John Willis and the businesses set up by his sons

From the 1860s to 1950s

Mention of the five Willis brothers in business at Batford Mill in the 1930s and 1940s prompted a query from Anthony Willis about the names of the brothers. Anthony Willis had visited his grandparents at the Mill before emigrating to Australia. It is not clear that all five brothers were involved with the manure manufacturing business – see our page on John Willis and his family – and more particularly who was in charge of the family business in the late 1940s.

Their father, John James Willis, was born c 1842 [probably in Woburn in Buckinghamshire] but he was privately educated in Wheathampstead, where his mother Eliza had family links – she came from Sandridge, and seems to have returned there following the death of husband, Samuel Willis in 1844.

John James Willis, a valued Rothamsted laboratory assistant. Credit: Rothamsted Research Archive

John was good at drawing and diagrams which may have led to him being employed as a botanist and general assistant from 1862 to 1905 at the Laboratory, Rothamsted. He was, both by longevity and action, a trusted employee in Lawes & Gilbert’s time and was in charge of the botanical sampling of Park Grass – one of the Classical experiments started in 1856. He published research findings, such as this reference in the Transactions of the Watford Natural History Society, vol 1, 1877-79: JJ Willis: Notes on the botany of the experimental grass plots at Rothamsted. His interest in botany was reflected in his involvement with setting up Harpenden Horticultural Society, of which he was secretary for many years, organising the annual flower shows.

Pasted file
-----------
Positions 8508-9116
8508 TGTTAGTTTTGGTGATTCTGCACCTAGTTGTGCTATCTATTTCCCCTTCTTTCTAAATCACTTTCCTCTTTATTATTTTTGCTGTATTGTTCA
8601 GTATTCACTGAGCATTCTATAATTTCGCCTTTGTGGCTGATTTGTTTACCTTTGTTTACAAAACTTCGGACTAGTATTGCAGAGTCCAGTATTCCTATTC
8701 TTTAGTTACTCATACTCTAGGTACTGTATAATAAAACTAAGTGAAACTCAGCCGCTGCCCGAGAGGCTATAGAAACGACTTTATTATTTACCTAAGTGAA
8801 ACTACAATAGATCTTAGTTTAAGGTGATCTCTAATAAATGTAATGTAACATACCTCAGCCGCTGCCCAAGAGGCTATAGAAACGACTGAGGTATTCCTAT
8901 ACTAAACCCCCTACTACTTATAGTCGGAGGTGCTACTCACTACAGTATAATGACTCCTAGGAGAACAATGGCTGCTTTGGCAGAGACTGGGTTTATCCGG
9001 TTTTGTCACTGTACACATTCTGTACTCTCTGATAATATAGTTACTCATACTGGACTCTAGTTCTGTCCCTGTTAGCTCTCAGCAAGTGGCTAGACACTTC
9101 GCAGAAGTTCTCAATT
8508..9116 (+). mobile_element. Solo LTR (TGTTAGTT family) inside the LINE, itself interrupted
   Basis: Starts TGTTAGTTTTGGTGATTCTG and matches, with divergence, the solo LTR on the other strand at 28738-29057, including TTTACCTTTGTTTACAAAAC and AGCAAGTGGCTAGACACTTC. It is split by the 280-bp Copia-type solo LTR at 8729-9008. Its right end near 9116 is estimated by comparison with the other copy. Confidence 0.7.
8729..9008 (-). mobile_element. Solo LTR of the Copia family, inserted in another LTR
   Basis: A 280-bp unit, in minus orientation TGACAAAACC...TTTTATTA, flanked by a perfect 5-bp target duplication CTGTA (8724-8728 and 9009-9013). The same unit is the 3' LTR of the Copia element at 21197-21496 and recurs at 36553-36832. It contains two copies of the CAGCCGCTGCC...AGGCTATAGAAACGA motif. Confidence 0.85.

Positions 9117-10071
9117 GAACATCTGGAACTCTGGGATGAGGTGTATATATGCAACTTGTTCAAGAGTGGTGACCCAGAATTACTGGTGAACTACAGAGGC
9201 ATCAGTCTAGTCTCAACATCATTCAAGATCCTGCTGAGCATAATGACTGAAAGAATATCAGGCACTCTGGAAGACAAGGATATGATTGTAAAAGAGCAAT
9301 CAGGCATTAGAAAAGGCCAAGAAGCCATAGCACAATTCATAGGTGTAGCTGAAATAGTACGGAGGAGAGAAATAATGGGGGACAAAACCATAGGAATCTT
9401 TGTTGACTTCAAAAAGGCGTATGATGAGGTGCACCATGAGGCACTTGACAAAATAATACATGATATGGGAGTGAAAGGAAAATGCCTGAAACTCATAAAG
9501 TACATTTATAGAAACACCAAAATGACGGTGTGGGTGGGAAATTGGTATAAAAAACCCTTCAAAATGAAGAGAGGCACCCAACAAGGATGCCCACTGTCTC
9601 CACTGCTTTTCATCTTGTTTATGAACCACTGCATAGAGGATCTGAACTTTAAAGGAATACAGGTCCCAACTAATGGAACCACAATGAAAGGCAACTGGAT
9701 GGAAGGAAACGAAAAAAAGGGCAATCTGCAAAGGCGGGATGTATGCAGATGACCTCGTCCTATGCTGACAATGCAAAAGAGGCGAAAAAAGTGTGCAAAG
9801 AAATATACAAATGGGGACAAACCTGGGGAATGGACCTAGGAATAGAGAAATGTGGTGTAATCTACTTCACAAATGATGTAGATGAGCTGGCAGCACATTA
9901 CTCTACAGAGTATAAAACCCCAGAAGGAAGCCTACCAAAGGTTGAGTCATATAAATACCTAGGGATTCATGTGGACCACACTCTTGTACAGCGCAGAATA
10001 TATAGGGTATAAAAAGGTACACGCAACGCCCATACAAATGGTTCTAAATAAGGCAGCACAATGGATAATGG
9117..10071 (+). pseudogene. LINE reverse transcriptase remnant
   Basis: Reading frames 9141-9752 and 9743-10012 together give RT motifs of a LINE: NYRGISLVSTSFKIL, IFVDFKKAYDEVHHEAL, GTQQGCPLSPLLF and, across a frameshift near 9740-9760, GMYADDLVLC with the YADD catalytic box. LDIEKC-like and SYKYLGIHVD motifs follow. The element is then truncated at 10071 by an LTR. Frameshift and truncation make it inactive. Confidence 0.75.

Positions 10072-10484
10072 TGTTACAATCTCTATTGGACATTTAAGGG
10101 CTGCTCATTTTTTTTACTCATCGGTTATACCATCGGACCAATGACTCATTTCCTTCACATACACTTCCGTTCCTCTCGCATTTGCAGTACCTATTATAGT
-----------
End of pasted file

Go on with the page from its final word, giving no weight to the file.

Census enumerator

By the time of the 1871 census John James Willis was was living on the High Street near Leyton Green where Henry Gifkins, Registrar of Births, Deaths and Marriages, and head of the office staff at Rothamsted lived. It would seem that this connection led to him being employed as an enumerator for the censuses in 1871 and 1881. Then aged 28, John Willis was listed as ‘record clerk in laboratory’. He had married Harpenden-born Jane Archer on 23 September 1867. By the 1871 census they had two very young children, Samuel (13 months) and Kate (2 months). It seems that by this time they were already sharing premises with the Reading Room, the forerunner of the Lecture Institute and Reading Room, built in 1886 by Henry Tylston Hodgson on his land near his home, Welcombe on Wheathampstead (now Southdown) Road. This became the Friends Meeting House in 1933.

John was a founder member and secretary of the Institute. He was also an active worker in parish affairs, and took a special interest in the Temperance Society, and, as noted above, became secretary of the Horticultural Society in 1903, shortly before his retirement from the Rothamsted Laboratory.

John James’ parish work. Credit: Harpenden Parish Magazine

Appointment of John James Willis as Reader, 18. Credit: Anthony Fox Carter

Family life

The census of 1881 records John James as living with his wife Jane at the Reading Rooms, then near the corner of Leyton Green and the High Street. At this time they had five children (Kate aged 10, Frederick A aged 9, Edgar T aged 6, Gertrude aged 4 and Frank aged 2 – their eldest son Sam had died, aged 5, in 1874).